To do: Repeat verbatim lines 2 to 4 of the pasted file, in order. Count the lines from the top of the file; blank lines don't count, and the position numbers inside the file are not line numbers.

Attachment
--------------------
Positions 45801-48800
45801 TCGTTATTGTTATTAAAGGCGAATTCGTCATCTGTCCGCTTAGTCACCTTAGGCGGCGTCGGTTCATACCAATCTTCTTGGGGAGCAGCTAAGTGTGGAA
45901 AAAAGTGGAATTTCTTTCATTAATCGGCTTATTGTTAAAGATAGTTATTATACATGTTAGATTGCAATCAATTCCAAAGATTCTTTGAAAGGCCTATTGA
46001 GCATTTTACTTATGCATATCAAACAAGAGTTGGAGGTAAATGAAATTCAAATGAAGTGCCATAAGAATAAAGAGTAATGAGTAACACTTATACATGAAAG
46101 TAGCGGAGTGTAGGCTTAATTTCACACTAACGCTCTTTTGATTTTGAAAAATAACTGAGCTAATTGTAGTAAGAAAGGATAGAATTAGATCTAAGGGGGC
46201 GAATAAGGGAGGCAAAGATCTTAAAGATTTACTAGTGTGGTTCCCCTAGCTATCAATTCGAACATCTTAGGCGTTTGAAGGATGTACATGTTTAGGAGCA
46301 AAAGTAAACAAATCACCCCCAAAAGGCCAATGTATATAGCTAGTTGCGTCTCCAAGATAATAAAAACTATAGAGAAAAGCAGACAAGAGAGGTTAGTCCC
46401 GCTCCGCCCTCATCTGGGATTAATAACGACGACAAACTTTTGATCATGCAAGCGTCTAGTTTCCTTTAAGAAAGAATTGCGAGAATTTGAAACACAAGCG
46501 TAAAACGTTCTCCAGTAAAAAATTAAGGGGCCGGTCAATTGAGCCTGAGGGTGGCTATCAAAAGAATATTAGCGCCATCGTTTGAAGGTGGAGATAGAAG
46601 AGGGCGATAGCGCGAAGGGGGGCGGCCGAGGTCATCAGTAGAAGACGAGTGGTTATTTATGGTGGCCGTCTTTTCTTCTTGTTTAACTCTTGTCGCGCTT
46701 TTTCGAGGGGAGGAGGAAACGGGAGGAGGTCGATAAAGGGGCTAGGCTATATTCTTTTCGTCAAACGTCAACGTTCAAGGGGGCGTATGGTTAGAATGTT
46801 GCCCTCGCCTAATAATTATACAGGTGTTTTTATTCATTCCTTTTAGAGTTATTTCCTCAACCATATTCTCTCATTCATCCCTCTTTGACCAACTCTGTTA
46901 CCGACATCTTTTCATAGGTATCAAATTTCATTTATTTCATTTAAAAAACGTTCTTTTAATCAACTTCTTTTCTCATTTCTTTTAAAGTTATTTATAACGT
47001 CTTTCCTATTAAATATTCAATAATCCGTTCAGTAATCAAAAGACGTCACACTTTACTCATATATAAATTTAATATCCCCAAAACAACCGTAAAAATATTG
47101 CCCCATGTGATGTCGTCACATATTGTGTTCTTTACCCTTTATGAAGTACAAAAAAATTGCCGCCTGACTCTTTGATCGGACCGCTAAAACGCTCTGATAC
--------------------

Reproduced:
45801 TCGTTATTGTTATTAAAGGCGAATTCGTCATCTGTCCGCTTAGTCACCTTAGGCGGCGTCGGTTCATACCAATCTTCTTGGGGAGCAGCTAAGTGTGGAA
45901 AAAAGTGGAATTTCTTTCATTAATCGGCTTATTGTTAAAGATAGTTATTATACATGTTAGATTGCAATCAATTCCAAAGATTCTTTGAAAGGCCTATTGA
46001 GCATTTTACTTATGCATATCAAACAAGAGTTGGAGGTAAATGAAATTCAAATGAAGTGCCATAAGAATAAAGAGTAATGAGTAACACTTATACATGAAAG